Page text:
Lately, we’ve been sharing some great remedies you can make at home using fresh herbs. For us, there is nothing more satisfying than seeing others experience the incredible benefits of herbs and utilising all that Mother Nature has provided. And so today, we’re going to give you some tips on growing your own herbs at home.
You don’t need to have green thumbs, just a willingness to give it a go
The beauty about growing herbs is that they are some of the easiest plants to grow at home! They’re also pretty forgiving and you don’t need a large outdoor space; they are just as happy living in pots on your windowsill or balcony as they are in the ground. And quite aside from the benefits you’ll receive from the plants themselves, there is something so therapeutic and soothing about the process of potting, tending to, and nurturing plants you’ve grown yourself.
So, don’t worry if you don’t know the first thing about growing herbs – we’ve got you!
Step one: Get the things you need
Pretty straightforward really:
Herbs: Head to a garden centre where you can buy either the seeds, or seedlings (baby plants). Most garden centres will have a good selection.
Pots: If you’re not using a garden, then you’ll need some pots. They don’t need to be fancy, herbs aren’t precious! You could go for individual pots (one for each plant), or a long trough-style pot that can fit multiple plants in a row. If you’re really stuck, you could even use an old ice cream container! Just make sure that any pot you use has a drainage hole in the bottom and a tray to sit on so the water doesn’t leak out all over your bench or windowsill.
Soil: If you have a garden, you may already have soil that you can use. Go for a light, crumbly soil and remove any weeds, clumps, and clay. Otherwise, grab some potting mix while you’re at the garden centre – there are lots of different varieties so choose one that is best for growing vegetables and herbs.
Step two: Plant
Get your green on!
If you have a large/deep, outdoor pot, it helps to place some gravel or stones in the bottom under the soil to help with water drainage. If you have small pots, don’t worry about this step.
Fill your pot or trough with your soil.
FOR SEEDLINGS: Best time to plant is either early in the morning or later in the day so the plants are not exposed to the hot sun. Dig a hole in your pot about twice the depth and the width of the root ball of your plant. Gently loosen the plant out of the pot you bought it in, and position in the centre of the hole in the new pot. Fill in with soil and gently press around the base of the plant. Water your plant well. If you are using a trough, you can place the herbs fairly close to each other – they don’t require a huge amount of room and in fact, prefer having close neighbours.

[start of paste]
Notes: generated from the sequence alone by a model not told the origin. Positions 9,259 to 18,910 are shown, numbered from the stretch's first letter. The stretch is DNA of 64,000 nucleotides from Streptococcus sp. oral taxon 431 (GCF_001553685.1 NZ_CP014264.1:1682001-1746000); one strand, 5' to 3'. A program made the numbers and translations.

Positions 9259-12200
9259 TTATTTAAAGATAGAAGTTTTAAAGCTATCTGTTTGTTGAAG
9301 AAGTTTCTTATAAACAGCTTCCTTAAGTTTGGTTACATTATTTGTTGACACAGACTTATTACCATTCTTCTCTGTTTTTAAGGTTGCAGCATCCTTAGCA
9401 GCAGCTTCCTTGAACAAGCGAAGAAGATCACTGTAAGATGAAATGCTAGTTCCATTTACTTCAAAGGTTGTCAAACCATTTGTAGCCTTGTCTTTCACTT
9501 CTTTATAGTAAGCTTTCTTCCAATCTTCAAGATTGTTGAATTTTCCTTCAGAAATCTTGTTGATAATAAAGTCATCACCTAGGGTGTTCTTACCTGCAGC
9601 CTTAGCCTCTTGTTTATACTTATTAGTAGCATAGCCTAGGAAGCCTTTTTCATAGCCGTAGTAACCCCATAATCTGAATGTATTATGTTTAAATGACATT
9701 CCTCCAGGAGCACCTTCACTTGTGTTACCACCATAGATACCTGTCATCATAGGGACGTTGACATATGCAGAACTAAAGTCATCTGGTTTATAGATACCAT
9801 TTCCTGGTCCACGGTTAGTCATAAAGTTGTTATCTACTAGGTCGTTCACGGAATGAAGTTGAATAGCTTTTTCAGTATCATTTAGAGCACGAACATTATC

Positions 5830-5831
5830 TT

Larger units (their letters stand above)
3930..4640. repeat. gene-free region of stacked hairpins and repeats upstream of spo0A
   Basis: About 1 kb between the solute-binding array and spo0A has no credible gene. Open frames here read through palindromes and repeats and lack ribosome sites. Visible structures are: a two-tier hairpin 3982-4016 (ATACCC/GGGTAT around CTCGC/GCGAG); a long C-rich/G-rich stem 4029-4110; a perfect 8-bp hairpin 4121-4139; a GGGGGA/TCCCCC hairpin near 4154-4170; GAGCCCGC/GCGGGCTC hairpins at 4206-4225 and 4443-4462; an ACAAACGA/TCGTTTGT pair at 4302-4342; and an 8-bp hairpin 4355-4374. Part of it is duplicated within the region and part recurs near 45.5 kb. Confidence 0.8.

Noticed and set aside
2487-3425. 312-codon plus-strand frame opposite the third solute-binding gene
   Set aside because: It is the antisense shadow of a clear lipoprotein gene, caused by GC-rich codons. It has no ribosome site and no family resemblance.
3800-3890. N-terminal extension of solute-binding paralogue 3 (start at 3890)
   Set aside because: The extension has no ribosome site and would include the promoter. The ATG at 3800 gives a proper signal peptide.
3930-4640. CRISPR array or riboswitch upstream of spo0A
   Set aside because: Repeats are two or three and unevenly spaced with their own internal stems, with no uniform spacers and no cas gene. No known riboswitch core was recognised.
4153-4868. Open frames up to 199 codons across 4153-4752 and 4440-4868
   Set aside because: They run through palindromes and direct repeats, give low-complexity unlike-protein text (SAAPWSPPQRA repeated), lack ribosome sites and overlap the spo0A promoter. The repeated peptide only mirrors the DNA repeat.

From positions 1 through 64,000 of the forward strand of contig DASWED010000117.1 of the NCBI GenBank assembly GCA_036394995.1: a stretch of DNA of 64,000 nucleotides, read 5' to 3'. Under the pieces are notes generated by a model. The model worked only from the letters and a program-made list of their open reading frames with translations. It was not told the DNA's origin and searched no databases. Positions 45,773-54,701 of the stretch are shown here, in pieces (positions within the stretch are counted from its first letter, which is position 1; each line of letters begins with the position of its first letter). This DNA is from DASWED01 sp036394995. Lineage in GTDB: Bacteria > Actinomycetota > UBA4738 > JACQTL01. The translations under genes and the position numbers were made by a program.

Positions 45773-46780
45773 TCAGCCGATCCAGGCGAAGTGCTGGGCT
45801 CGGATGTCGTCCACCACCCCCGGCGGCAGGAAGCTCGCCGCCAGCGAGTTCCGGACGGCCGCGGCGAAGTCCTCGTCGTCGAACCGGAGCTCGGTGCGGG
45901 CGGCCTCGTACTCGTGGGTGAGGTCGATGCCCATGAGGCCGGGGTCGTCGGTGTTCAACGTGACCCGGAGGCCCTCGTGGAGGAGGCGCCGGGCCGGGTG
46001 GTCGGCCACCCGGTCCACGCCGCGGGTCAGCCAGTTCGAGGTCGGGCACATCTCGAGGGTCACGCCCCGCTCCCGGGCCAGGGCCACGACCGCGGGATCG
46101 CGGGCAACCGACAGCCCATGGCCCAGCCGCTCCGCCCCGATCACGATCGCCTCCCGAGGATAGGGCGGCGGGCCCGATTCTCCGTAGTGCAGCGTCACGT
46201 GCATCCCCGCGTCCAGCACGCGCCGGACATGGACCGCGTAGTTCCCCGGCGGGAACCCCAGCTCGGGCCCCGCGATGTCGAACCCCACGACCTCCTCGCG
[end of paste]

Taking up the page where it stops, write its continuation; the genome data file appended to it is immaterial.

FOR SEEDS: Check the back of the packet as this will have instructions on how deep to place the seed in the soil, and how to space them out. If using a small pot, place 2-3 seeds per pot. Gently pat down the soil – you want the seed to have good contact with the moist soil as this tells the seed to start growing. Water well but don’t saturate. Cover the top of your pot with plastic wrap to keep moisture in and leave it covered until you see the first seed break through the soil. Then uncover and discard the plastic wrap.
Step Three: Nurture
Nurture your herbs and they’ll nurture you in return.
For the most part (and unless the instructions on the packet say otherwise), herbs need the same treatment – moderate, regular watering. Don’t saturate the soil – the top of the soil should be slightly dry before you water again. Check which of your herbs prefer sunlight – most like some sun but some prefer less than others.
Herbs that are well watered (and nourished) will have a better chance of warding off insects.
We would love to hear your stories about the herbs you have nurtured at home – send us some pictures, or post them on The Herb Farm community page!
Nurture yourself with nature
So there you have it. With a little bit of patience and care, you can grow your own natural pharmacy, packed with luscious herbs to turn into home remedies to support your health and wellbeing.When harvesting your herbs, early morning is best as this is when the essential oils are at their most abundant. Select a mixture of the large and small leaves – it is important to leave some of the large leaves on the plant as these provide fuel and soak up the sunlight. Your plant will stay healthy and leafier for longer if you do!